Mother kept scrapbooks that detailed her performances when something was printed in newspapers. She cut and pasted ads detailing her appearances across the eastern half of the US. Illinois, Ohio, Michigan, and along the Mississippi River near St. Louis, specifically in Cairo, Illinois.
Mom stopped clipping items for her scrapbook, or maybe a scrapbook is missing. Regardless, we know nothing after late 1945, although there are many undated clippings from across the country.
At MyHeritage, I found a newspaper article in the Warsaw Daily Times in Indiana dated October 8, 1947, that reported that my grandparents traveled to Cairo, Illinois to bring Mom home because she had broken two bones in her foot. Mom was to remain home with her parents until the broken bones healed.
Mom later told me that a dancer’s feet never really heal when bones are broken.
I can just hear the neighbors, can’t you? ‘You know, if she hadn’t been dancing…”
I don’t know how long Mom remained in Silver Lake, but I’m sure she was miserable there. My brother would have been 4. If there was nothing in Silver Lake for mother 3 or 4 years earlier, there was even less for her there in 1947.
She still had no skills other than dancing.
By sometime in 1948, mother was performing again.
We find Mom starring as “Miss Zenith Radio,” performing in Omaha, Nebraska.
For the first time, I noticed that the emcee is a person who appears to suffer from dwarfism. This may or may not be relevant, but keep it in mind.
To say that Frank’s death rocked Mom’s world would be an understatement.
Mom said that after the war ended, dancing engagements were more difficult to procure, and things had changed. There was less interest in big bands and the clubs were becoming more interested in less clothing, a style of dancing Mom personally did not embrace
Some people already considered professional dancing of any type as burlesque, which originally meant a type of variety show but eventually became synonymous with striptease. Recently a historian documenting the life of dancers in Chicago referred to ballroom and upscale hotel dance troupes like the Dorothy Hild Dancers as family burlesque.
Unless you were morally opposed to dancing, these dancers did nothing that would be objectional for any family member to see.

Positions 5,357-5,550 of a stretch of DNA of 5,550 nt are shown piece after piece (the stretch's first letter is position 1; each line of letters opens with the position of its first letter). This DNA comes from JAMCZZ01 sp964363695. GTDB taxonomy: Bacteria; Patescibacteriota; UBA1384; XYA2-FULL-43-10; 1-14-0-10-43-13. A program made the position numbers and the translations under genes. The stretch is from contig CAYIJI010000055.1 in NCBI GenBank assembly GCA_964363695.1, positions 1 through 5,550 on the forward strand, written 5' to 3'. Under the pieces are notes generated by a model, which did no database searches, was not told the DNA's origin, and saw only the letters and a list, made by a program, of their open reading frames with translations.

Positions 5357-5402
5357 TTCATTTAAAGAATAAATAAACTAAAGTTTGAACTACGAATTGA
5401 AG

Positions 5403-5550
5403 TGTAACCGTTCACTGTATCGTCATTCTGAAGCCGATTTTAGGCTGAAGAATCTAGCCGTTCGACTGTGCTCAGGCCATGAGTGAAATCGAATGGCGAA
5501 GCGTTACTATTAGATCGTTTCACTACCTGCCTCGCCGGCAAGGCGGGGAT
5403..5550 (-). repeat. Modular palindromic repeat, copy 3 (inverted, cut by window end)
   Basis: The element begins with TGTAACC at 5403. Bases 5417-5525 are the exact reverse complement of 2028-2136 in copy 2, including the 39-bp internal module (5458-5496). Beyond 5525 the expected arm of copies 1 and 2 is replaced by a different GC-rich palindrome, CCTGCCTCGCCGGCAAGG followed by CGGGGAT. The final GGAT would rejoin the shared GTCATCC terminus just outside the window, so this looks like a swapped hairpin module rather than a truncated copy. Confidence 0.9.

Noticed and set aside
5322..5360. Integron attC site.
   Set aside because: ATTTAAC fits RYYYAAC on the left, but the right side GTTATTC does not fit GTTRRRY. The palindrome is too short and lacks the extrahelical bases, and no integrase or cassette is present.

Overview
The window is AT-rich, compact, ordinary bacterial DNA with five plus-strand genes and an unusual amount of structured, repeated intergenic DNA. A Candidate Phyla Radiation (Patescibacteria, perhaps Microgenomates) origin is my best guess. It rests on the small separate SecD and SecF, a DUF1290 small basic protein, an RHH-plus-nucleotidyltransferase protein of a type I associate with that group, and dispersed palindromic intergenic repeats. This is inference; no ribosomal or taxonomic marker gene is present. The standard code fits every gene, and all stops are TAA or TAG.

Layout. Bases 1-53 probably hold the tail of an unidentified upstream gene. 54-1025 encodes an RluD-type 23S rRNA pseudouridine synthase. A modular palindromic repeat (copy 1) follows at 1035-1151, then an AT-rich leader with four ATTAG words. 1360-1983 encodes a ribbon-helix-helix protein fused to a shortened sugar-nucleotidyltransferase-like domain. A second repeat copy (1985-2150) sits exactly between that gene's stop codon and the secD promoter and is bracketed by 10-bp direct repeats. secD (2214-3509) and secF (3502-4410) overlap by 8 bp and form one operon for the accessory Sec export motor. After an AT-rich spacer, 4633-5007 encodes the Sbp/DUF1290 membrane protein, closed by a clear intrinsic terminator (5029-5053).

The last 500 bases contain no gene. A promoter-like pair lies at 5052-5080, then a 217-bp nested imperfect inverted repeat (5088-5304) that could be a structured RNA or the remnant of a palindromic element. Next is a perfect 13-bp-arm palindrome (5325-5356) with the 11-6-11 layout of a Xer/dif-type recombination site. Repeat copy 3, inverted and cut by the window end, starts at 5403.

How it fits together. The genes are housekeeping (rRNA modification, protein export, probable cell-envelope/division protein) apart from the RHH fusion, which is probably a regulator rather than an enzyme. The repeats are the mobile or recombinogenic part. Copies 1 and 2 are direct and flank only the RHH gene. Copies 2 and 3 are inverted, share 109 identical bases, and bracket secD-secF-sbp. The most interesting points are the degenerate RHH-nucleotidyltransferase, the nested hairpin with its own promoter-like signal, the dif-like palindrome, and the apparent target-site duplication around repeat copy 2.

In fact, families frequented the posh Edgewater Beach Hotel Marine Dining Room where the show would commence after dinner.
Mother continued to dance, but I could tell her heart wasn’t in it. Frank’s body had still not been returned from Okinawa. I think there was a tiny piece of her that hoped against hope that Frank was somehow still alive. That there had been a case of mistaken identity and one day she would discover Frank was actually in the hospital someplace, not in a temporary or unmarked grave.
Military records show that Frank’s father ordered his headstone in February 1949, and Frank was finally laid to rest on March 23, 1949, in Chicago.
Frank’s own father, a physician, apparently had doubts as well and performed an autopsy of sorts to assure that the body in the coffin was really Frank. It was. I can’t fathom what that father went through, opening his son’s casket and body bag.
Somehow that seems to have been a fork-in-the-road turning point in Mom’s life.
The next chronological record I found in her “Suitcase of Life” with the scrapbooks that she left me was her performer’s union card.
On June 1, 1949, Mom withdrew her membership in the American Guild of Variety Artists in Chicago which was a labor union that supported performing artists, including entertainers and circus performers.
Whatever Mom had been doing, wherever, she seemed to retire at this point, but why?
What was she doing?
Did the return of Frank’s body and his burial have anything to do with that?
What I didn’t know, at least not at that point, is that something was missing.
Mother Meets William Foy Large
There were gaps in mother’s life after Frank’s death, specifically part of 1947, most of 1948, and the first few months of 1949.
At some point during this time, she met William Foy Large, known as Foy.
Brace yourself for this…
Foy was a one-legged acrobat who performed with the circus.
Additionally, he ran a dry-cleaning operation on the circus train.
And appeared in “Ripley’s Believe It Or Not” Sideshows.
She didn’t just meet him, she married him.